Given the exceptional importance sexual identity is granted in contemporary politics, let’s put forward an esoteric hypothesis in regards to these mythological archetypes of violent, ambiguous sexuality. Perhaps, more than a consequence of the defeat conservative-bourgeois or socialist morality, the return of classical memes about the masculine and the feminine results from the action of forgotten gods (i.e. demons) reclaiming their space in the shared unconscious. The political, social and cultural demands presented by the feminist movement may be a hyperstitional call from the Old Ones, designed to trap us again in the myths Female Monsters used to inhabit.

Now, the question that follows this intriguing conclusion is another. Are cultural manifestations such as feminism or LGBT pride an attempt to normalize non-traditional sexuality? Or is it a display meant to liberate men from their instinctive fear of the indeterminate, ambiguous and predatorial female monster? Maybe these symbols of barbarism and irrational, destructive violence, are exhibited not with the purpose of acceptance, but that of inviting their own elimination. What could be more similar to a flock of the Odissey’s bird-like syrens than a show of drag? The phenomenon of QAnon and speculation about spirit cooking and murderous pedophilic cults has an obvious memetic connection to the primal fear inspired by the Sphinx or the Chimaera.

Let’s take the story of Perseus and Medusa. The latter was a Gorgon, a female monster endowed with a horrendous face; a long, phallic tongue aggressively showing among pointed teeth; hissing snakes instead of hair. Medusa’s power resided in her deadly gaze, which turned human beings into stone. Perseus, son of Zeus and thus a demigod, severed her head and turned it into a weapon, using it to conquer and petrify his enemies. This triumphant moment is portrayed brilliantly in a sculpture by Renaissance artist Benvenuto Cellini; the statue has circulated widely through the Internet, achieving its own memetic status among esoteric right wing and masculinist circles since the early 2010s.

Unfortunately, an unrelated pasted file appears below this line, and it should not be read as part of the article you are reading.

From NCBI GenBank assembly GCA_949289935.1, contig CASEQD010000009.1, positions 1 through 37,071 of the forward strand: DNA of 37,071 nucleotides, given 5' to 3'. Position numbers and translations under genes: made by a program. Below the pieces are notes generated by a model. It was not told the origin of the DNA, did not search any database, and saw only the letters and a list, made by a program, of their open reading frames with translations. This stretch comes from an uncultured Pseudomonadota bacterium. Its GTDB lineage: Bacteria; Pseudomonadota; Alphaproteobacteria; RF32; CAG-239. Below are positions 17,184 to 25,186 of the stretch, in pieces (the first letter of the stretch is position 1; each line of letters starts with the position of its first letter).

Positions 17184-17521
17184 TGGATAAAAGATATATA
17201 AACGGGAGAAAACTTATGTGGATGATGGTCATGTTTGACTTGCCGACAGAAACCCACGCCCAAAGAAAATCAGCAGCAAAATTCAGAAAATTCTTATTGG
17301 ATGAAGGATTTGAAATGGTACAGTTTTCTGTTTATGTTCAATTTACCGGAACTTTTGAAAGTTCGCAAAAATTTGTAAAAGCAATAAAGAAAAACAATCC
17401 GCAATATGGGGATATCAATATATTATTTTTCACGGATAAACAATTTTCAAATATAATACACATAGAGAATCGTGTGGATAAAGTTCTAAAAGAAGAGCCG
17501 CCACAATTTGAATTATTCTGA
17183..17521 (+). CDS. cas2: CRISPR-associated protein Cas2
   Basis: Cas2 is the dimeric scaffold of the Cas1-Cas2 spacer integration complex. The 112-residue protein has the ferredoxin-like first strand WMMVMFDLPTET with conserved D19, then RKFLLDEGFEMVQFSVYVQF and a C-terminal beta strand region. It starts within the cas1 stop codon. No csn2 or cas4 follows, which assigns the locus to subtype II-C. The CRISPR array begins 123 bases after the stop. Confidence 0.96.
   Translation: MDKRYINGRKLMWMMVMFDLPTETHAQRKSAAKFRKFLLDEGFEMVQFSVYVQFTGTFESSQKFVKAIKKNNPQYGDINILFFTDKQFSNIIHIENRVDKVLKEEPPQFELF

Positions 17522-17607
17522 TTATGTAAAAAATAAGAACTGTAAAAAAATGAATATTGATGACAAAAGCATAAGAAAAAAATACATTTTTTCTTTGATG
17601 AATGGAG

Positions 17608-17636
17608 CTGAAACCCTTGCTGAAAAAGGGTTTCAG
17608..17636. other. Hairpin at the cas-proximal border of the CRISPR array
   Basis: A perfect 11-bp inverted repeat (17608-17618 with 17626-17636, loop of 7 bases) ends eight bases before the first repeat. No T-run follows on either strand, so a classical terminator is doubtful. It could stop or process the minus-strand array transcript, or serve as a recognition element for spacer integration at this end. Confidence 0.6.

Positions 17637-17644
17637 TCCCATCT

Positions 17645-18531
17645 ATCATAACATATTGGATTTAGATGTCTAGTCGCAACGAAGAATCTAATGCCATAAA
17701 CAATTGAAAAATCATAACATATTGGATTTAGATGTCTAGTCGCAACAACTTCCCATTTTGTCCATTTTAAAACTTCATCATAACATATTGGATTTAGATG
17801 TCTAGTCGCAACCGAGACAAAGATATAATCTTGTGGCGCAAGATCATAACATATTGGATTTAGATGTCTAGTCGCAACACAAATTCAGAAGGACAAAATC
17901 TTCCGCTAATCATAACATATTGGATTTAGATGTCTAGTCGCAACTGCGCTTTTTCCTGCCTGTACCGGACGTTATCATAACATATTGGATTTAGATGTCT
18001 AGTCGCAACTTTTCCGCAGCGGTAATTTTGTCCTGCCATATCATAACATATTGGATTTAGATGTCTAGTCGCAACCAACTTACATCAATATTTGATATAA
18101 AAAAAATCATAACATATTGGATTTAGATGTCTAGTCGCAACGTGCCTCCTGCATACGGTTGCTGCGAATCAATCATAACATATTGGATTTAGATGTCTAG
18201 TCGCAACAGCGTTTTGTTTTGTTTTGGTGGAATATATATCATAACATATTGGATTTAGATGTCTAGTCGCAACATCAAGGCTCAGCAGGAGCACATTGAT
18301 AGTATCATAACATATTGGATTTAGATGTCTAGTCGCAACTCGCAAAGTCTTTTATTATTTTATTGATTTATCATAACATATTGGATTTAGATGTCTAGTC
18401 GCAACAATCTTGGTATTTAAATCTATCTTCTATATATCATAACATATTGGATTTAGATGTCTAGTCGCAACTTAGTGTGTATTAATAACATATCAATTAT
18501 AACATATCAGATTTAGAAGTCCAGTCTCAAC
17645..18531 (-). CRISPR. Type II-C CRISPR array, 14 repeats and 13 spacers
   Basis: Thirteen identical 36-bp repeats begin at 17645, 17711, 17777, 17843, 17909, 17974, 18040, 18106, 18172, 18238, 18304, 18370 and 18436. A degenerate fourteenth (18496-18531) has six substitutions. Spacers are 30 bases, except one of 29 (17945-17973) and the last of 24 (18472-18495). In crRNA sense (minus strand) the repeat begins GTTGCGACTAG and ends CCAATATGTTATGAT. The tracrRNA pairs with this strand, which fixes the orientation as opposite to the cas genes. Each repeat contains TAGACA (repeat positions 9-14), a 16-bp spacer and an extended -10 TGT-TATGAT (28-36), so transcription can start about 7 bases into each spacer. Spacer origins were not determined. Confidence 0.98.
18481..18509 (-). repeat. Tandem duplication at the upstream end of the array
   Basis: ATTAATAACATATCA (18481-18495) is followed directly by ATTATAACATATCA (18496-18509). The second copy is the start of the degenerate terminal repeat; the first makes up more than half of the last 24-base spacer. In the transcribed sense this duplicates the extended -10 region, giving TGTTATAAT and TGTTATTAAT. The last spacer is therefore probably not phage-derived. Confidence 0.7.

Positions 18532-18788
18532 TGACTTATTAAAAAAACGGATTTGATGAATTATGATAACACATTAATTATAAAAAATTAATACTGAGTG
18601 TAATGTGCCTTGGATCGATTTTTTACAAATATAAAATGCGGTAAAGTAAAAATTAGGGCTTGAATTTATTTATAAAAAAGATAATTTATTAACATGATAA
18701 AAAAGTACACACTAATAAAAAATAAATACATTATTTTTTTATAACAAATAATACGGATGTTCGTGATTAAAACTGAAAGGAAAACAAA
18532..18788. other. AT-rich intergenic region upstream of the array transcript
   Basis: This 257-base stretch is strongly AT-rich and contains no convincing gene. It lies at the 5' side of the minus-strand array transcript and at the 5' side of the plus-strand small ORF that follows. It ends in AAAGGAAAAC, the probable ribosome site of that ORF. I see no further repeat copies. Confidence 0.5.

Contemplated in myths, the elimination of female monsters symbolizes the restoration of a harmonious and just order. By eliminating the aberrant entity, the myth guarantees that Olympic Reason, as an essentially masculine quality, is imposed over Chthonic Nature, irrational and feminine. Are we witnessing the signs of a Misogynist Revolution? Maybe woke culture’s glorification of “fierce” queerness and dominant female sexuality is not really about men, women and social justice. Perhaps it’s a spell, a hyperstition meant to foster the return to power not of men, but of immortal demigods. The founding of a new city: after all, Perseus would go on to build the Kingdom of Mycene, of which Agamemnon, vanquisher of Troy, was the most famous ruler; unlike his brother Menelaus, though he never played the simp for that thot fatale Helen.

Prometheus the Fire-Bringer and Pandora the extraterrestrial sex doll

We don’t usually go out looking for myths: myth finds its way to manifest itself to us, an operating force that sheds light on the structure of the collective mind. Myths make understandable many elements of culture that would otherwise go unnoticed. This is why we believe myths are eternal, sacrosanct works. Their nature provides a security net for exploring the depths of shared attitudes and beliefs. Being removed those past events that are under understood as belonging to History, one can safely tread the shadows of culture with myth as a guiding light.

Myths cannot be understood as folk tales either. They are not popular, entertaining stories that have casually survived to present times, they don’t provide useful information on the life and customs of the Ancients, and they cannot be instrumentalized as arguments in current ideological conflicts. That’s why feminists sound somewhat comical when speaking about misogyny in Ancient Greece, using Greek myths as proof of the millennia-long oppression of women: a rhetoric adopted, ironically, by anti-feminist activists, who value this supposed oppression positively and fancy themselves reactionaries.

In his Works and Days, Greek poet Hesiod (8th century BC) introduces us to a figure the feminists love to rally around: Pandora (literally Πανδώρα – “all gifts”), in whom they see a symbol of female unity against the Patriarchy. In the myth of Prometheus, Pandora is the first woman, made from clay and given to Mankind in retaliation for the Titan’s transgressions. Pandora releases into the world all kinds of “sorrow and mischief” due to her curiosity. Hesiod gives another version of the myth in his Theogony, leaving her unnamed but describing her as the first woman, from whom came all those of “the deadly race and tribe of women who live amongst mortal men to their great trouble, no helpmeets in hateful poverty, but only in wealth“. Those who find in Pandora’s myth an essay on the sexes, of course, tend to see Hesiod as “an oppressed representative of the agrarian middle class, socially subordinate to the powerful continental landowning nobility who sees the woman represented in the figure of Pandora as an economic inconvenience”. In other words, a Social Justice Warrior.